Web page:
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UNESCO HIV and Health Education Clearinghouse

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  1. Girl power: the impact of girls' education on HIV and sexual behaviour

    Girl Power shows that, early in the epidemic (before 1995), more highly educated women were more vulnerable to HIV than women who were less well educated. The most likely reason is that more highly educated people had better economic prospects, which influenced their lifestyle choices such as mobility and number of sexual partners. At that stage, there was also a general information vacuum about HIV and AIDS in Africa.However, as the epidemic has evolved, the relationship between girls' education and HIV has also changed. …

  2. Gender achievements and prospects in education. The GAP Report: part one

    On 1 January 2006, the world will wake up to a deadline missed. The Millennium Development Goal - gender parity in primary and secondary education by 2005 - will remain unmet. What is particularly disheartening is that this was a realistic deadline and a reachable goal. The tragedy of this failure is that an unthinkable number of children, the majority of whom are girls, have been abandoned to a bleak future.The GAP report, a multimedia project, is more than a wake-up call. …

  3. Facing the future together: Report of the Secretary General's Task Force on Women, Girls and HIV/AIDS in Southern Africa

    For several months in 2003, the Secretary General's Task Force on Women, Girls and HIV/AIDS in Southern Africa engaged in intensive on-the-ground consultations in the nine countries in the sub-region with the highest HIV prevalence rates - Botswana, Lesotho, Malawi, Mozambique, Namibia, South Africa, Swaziland, Zambia and Zimbabwe. …

  4. Educate girls fight AIDS

    Growing evidence shows that getting and keeping young people in school, particularly girls, dramatically lowers their vulnerability to HIV. By itself, merely attending primary school makes young people significantly less likely to contract HIV. When young people stay in school through the secondary level, education's protective effect against HIV is even more pronounced. …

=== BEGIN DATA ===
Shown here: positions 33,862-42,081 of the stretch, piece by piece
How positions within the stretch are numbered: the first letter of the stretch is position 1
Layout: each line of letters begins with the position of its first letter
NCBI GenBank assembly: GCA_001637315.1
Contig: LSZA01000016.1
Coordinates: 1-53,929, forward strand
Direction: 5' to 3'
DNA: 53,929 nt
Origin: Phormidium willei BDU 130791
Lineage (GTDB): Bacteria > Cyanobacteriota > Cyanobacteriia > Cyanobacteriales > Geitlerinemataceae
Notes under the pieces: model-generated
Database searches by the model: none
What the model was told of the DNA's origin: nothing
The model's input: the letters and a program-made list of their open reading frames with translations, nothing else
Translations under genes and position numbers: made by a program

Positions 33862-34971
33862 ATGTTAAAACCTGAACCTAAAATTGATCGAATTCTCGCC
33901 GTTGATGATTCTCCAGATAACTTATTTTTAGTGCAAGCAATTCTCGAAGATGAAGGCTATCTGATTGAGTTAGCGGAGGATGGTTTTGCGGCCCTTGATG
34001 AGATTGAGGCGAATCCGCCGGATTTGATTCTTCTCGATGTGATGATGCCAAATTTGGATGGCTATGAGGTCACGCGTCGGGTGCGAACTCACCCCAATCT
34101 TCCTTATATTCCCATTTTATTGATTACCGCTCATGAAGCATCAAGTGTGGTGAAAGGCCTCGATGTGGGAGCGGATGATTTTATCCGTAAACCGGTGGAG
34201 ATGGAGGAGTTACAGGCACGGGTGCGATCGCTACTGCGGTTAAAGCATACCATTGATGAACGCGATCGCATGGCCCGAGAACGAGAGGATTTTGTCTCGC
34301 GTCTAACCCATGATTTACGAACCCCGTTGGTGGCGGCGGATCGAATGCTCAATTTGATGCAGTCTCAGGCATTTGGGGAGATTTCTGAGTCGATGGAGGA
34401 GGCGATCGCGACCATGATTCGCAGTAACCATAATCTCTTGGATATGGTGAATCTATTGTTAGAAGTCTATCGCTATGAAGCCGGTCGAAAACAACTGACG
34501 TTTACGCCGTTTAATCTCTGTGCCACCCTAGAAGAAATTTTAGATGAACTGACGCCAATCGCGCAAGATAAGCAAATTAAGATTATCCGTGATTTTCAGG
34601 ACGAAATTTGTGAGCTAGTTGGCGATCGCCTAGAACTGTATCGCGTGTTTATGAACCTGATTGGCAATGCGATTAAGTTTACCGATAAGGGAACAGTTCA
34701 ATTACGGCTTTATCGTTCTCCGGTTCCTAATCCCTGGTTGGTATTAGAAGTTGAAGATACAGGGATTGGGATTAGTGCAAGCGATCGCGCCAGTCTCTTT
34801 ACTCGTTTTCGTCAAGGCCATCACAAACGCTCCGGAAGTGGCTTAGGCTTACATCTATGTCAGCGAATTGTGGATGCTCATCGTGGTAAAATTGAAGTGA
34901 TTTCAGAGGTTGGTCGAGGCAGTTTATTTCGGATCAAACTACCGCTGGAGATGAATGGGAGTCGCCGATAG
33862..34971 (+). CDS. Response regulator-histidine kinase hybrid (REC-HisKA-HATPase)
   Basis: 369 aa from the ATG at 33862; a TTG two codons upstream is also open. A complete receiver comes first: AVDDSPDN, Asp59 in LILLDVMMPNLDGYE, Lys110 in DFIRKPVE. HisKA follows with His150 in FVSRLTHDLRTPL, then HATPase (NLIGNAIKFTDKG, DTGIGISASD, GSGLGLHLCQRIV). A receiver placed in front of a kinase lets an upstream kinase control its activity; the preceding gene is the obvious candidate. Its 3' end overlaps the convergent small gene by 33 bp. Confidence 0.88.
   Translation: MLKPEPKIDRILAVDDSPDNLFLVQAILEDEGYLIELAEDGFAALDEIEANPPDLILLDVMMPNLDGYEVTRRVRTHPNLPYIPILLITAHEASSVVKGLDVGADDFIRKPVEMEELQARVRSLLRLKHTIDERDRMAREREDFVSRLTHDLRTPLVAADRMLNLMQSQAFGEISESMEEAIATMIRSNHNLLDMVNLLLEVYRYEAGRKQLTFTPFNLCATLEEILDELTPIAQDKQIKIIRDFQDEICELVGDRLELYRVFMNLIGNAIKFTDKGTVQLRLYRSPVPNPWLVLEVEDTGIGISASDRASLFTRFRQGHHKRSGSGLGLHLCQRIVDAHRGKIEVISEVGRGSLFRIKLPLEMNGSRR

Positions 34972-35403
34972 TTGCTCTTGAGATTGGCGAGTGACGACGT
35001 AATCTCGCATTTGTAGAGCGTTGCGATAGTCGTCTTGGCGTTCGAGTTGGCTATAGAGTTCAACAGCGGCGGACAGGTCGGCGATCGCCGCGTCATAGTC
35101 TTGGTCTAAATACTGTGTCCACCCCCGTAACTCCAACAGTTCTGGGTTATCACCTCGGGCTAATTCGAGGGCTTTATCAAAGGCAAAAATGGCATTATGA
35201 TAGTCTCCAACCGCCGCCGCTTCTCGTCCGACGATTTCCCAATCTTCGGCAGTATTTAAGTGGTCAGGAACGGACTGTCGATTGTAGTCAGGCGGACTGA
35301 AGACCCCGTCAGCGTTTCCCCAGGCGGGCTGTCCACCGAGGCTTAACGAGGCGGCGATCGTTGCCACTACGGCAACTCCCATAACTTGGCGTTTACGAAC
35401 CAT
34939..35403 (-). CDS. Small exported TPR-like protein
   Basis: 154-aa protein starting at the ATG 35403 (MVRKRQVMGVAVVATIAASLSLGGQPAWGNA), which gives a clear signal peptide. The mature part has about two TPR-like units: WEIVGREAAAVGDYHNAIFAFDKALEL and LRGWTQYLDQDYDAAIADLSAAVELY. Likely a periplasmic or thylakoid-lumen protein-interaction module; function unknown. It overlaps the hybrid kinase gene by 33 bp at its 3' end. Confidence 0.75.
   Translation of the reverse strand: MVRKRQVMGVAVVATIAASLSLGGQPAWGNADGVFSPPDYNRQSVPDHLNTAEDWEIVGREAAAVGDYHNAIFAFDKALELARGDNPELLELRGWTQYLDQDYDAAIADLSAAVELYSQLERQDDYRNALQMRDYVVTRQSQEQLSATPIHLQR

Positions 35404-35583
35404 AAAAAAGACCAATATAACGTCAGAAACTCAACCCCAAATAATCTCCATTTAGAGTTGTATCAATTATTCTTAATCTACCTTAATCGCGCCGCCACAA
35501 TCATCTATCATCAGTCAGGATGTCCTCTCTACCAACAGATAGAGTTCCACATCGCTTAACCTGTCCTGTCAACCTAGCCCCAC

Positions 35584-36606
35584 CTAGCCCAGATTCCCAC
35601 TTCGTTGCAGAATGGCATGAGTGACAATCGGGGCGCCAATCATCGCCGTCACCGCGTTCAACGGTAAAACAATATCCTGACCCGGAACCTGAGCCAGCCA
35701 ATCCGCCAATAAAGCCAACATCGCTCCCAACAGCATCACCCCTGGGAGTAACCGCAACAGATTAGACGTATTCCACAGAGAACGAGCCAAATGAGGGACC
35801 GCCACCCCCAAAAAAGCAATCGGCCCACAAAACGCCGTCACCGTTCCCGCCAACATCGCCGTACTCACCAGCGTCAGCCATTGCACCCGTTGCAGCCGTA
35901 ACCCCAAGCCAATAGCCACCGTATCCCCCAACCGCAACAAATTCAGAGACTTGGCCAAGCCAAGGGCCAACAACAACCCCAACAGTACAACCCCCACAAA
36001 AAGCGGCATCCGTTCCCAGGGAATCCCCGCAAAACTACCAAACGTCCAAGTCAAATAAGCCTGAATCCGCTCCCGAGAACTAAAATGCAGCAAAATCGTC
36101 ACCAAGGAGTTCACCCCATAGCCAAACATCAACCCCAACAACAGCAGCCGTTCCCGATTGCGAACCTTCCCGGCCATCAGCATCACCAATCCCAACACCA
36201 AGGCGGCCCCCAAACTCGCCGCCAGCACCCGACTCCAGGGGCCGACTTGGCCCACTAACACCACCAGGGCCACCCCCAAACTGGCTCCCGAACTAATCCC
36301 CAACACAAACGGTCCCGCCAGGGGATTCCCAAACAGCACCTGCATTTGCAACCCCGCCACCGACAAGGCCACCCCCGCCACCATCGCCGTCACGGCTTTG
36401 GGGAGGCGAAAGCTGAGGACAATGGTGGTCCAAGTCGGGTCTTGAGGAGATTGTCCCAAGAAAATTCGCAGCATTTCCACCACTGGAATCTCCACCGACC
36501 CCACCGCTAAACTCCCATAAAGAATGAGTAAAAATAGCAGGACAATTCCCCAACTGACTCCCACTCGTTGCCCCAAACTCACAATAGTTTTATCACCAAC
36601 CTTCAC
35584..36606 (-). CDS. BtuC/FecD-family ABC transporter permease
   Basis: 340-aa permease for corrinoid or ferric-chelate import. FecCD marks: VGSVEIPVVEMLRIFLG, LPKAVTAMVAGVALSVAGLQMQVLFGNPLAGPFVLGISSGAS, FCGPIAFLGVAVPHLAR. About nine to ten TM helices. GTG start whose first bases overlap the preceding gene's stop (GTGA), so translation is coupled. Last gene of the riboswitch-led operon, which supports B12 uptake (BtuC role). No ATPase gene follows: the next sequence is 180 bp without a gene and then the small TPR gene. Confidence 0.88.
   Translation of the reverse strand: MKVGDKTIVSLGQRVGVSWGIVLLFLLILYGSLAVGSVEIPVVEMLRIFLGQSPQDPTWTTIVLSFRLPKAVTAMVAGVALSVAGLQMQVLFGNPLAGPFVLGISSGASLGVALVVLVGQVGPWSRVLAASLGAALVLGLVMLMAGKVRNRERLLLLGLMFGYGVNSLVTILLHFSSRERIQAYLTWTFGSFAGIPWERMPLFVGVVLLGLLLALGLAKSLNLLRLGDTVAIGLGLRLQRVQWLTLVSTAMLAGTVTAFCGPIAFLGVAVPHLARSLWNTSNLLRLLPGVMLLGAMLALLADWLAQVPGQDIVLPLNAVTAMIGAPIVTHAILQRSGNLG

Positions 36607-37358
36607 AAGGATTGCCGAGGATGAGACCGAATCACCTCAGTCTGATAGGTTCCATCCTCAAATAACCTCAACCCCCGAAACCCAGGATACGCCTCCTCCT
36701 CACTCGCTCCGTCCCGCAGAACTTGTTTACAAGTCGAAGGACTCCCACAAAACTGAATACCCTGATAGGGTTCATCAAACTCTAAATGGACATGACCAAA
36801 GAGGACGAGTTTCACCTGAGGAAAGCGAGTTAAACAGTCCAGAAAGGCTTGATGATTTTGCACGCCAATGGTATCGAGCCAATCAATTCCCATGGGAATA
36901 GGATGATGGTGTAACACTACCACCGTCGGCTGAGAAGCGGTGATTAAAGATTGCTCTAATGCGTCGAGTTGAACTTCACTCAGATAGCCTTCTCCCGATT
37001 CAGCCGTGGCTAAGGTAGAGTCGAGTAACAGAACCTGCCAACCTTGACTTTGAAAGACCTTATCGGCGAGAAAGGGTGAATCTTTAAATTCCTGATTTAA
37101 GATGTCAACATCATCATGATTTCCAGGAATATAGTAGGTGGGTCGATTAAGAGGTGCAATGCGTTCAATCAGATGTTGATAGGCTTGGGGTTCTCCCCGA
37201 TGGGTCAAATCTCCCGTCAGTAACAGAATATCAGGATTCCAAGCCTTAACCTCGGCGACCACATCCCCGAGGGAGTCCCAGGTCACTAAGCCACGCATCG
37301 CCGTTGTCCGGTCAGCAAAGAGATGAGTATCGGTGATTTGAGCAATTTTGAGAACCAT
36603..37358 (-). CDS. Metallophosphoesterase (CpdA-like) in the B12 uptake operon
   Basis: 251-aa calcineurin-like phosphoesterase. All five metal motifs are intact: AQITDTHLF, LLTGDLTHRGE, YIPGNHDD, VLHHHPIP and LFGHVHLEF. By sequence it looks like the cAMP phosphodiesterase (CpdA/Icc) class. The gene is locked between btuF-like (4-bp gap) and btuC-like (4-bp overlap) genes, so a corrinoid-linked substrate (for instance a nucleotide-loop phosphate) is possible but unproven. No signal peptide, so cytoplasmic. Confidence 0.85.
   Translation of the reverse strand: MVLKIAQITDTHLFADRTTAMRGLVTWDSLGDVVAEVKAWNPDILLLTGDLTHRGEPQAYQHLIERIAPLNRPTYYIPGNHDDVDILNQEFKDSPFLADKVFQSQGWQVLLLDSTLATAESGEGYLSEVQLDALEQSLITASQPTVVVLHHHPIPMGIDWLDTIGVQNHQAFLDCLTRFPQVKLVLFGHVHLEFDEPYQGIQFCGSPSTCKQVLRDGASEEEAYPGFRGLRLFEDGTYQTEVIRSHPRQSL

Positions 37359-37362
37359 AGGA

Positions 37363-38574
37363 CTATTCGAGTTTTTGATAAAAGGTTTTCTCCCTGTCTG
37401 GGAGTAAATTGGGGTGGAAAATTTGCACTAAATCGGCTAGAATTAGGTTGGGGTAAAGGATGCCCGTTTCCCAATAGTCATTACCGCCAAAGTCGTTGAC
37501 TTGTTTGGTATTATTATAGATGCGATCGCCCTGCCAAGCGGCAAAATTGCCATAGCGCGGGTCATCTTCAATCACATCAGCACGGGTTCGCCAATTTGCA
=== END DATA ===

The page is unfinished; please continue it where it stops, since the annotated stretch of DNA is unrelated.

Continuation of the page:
5. Female sex worker HIV prevention projects: lessons learnt from Papua New Guinea, India and Bangladesh

    The importance of designing and implementing successful targeted interventions for sex workers as part of HIV prevention and control cannot be over-emphasised. In almost every country, sex workers comprise a focal point of the epidemic. They are the victims of discrimination, often violently intense, trafficking, legal persecution and societal ambivalence as well as one of the first occupational groups to become heavily infected. The infection passes from sex workers back to their clients and into the general population of women, men and children. One of the clearest public health lessons emerging from the HIV pandemic is that protecting the human rights of sex workers is an important means of prevention.

  6. Gender Inequalities in primary Schooling: The roles of poverty and adverse cultural practice

    This paper suggests a simple model for the relationships between poverty, schooling and gender inequality. It argues that poverty at both national and household levels is associated with an under-enrolment of school age children, but that the gendered outcomes of such under enrolment are the product of cultural practice, rather than poverty per se. Using detailed case study material from two African countries, evidence is presented to show the variety and extent of adverse cultural practice which impede the attendance and performance of girls at school, relative to boys. …

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